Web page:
The NTRA World Finals was contested at the reborn Lions Drag Strip, a tribute to the famed track that roared in Long Beach, California, until its demise in December 1972. Lions still looms large in CC's collective consciousness, a place where former staff members spent their misbegotten youth and tested Detroit's best and brightest during the first muscle car era. The Lions Drag Strip re-creation is not so much a replica as an impression of the historic venue, incorporating many of the elements that made the track memorable: the elevated timing tower and pedestrian bridge behind the starting line, the refreshment stand in the pits that sold hot tamales, and the V-shaped Lions sign that stood proudly alongside the San Diego freeway.

The slot car of choice for NTRA drag racing is the venerable Aurora ThunderJet chassis, produced by the thousands in Hong Kong. A surprising number of ThunderJets have survived since the '60s and '70s, and N.O.S. chassis and parts are still available, albeit at 21st century prices. The TJet's quirky pancake chassis design, with its characteristic horizontal armature and an array of spur gears, has been cloned and reproduced in modern times by Johnny Lightning and Auto World, making cars abundant and affordable. Modern inline-motor chassis from Tomy, Mattel, and specialist suppliers offer superior performance, but considerably less nostalgia.

Competition classes in slot car drag racing mimic real-world racing and range from box stock to highly modified. The axiom that speed costs money holds true in slot car racing, with performance-enhancing modifications adding to both the thrill factor and the bottom line expense. In slot car drag racing, voltage is like nitromethane-crank up the volts and the car runs faster. At 14 volts DC, a typical TJet is reasonably quick; at 26 volts, it's a bullet. The resistance of the armature windings is roughly analogous to displacement: If a stock 16-ohm armature is a nice 283 small-block, a 5-ohm arm is a torquey big-block, and a 1-ohm arm is a Top Fuel motor with a short fuse.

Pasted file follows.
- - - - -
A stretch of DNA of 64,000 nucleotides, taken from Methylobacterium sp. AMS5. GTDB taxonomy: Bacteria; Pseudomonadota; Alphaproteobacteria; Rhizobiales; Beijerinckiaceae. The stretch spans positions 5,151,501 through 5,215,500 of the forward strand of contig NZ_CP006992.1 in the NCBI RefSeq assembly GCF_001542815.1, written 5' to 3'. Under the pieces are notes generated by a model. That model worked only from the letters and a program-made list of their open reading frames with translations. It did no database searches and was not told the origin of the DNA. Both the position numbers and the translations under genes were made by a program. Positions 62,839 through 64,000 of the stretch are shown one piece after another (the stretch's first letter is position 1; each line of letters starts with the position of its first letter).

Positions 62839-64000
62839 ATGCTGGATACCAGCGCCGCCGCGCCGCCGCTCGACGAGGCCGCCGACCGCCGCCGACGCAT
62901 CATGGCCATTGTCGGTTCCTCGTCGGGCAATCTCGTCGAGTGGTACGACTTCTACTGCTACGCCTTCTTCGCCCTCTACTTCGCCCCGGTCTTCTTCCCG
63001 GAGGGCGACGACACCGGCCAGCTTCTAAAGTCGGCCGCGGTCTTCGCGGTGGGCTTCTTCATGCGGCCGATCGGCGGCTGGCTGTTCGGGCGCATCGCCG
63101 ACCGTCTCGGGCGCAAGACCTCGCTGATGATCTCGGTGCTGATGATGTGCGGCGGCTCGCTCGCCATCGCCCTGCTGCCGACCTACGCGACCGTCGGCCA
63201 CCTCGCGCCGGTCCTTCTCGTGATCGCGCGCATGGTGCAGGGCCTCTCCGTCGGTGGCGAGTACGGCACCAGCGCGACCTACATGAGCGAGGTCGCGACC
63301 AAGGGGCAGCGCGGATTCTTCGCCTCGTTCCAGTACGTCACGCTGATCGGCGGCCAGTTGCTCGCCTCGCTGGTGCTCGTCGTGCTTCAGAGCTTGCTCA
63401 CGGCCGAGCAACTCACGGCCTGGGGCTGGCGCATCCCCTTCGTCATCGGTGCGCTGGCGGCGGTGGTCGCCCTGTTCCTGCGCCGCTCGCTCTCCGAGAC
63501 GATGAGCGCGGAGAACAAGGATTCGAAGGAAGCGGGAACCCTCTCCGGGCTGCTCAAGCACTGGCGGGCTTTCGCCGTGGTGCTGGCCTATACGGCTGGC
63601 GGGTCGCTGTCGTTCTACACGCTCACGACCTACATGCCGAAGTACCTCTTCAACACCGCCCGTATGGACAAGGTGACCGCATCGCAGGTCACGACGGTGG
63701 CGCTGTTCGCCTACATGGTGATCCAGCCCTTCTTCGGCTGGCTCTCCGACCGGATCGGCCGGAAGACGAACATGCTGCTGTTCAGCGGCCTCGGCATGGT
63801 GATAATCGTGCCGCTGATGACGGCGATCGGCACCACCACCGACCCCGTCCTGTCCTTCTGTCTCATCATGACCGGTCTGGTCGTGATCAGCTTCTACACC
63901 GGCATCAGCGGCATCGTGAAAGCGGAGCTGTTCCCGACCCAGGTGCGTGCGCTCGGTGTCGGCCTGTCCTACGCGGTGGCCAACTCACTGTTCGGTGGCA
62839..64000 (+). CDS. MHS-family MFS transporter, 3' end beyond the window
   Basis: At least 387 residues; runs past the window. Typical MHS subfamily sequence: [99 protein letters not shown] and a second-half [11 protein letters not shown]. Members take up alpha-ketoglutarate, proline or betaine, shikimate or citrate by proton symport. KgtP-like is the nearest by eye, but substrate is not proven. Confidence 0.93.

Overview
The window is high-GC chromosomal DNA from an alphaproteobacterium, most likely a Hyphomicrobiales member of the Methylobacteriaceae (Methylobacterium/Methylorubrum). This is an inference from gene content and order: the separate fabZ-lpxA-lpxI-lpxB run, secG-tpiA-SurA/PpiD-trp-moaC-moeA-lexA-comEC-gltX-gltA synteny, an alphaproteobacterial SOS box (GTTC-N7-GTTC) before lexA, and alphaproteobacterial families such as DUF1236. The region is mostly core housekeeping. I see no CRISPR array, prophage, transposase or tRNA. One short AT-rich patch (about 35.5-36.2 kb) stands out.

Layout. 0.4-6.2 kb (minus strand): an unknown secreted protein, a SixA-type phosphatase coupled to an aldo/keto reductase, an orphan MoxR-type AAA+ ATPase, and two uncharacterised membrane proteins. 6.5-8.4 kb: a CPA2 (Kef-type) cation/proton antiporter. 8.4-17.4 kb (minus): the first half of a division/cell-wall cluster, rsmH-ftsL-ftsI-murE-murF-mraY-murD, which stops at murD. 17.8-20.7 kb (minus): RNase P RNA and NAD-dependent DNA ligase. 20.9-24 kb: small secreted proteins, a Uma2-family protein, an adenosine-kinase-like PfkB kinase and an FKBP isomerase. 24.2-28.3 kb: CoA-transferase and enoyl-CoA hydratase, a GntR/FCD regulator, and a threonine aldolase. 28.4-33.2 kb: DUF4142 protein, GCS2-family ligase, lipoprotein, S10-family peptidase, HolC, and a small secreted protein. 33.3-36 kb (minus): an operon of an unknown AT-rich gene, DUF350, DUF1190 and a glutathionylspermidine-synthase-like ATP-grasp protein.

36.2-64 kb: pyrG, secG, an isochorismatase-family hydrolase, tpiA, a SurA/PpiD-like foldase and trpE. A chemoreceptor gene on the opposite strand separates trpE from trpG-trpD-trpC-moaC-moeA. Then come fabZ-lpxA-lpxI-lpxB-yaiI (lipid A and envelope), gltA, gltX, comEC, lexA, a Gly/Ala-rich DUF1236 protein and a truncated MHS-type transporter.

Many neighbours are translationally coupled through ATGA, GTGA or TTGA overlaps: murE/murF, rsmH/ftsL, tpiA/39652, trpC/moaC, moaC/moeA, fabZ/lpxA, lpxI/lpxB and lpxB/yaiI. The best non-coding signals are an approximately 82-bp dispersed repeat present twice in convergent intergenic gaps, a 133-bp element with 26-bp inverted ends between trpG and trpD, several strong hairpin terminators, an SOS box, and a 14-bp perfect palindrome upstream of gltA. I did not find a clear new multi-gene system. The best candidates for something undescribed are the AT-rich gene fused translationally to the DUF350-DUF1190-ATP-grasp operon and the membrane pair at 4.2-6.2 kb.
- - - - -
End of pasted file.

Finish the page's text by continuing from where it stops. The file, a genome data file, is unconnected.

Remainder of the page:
NTRA events are run as mail-in proxy races-racers send in their entries, which the host club drives on their behalf. The hosts aren't eligible to compete in their own races, heading off any potential conflicts of interest. The quickest car doesn't always win, as driver reaction times, redlights, and hole shots frequently determine the outcome in close matches. Links on the Nitroslots.com site and some creative web surfing will turn up many other organizations, clubs, and commercial tracks that conduct slot car drag races.

Previous rounds of the NTRA championship were held in Colorado, Florida, and Illinois. Fifty-one entries from across the U.S. competed in three classes at the NTRA World Finals: Stock, Gasser, and Nostalgia Funny Car (see the Nitroslots website for the complete lowdown on classes and rules). Since it's about modeling as well as racing, many of the entries had period paint schemes and were remarkably detailed.

Regardless of the size of the car, success in drag racing requires careful preparation, sharp tuning skills, and a killer instinct on race day. In short, racing on a smaller scale can be just as rewarding as the real thing-and a lot cheaper.

  • «
  • |
  • 1
  • |
  • 2
  • |
  • View Full Article
By Rick Voegelin
Enjoyed this Post? Subscribe to our RSS Feed, or use your favorite social media to recommend us to friends and colleagues!
0 comments
Car Craft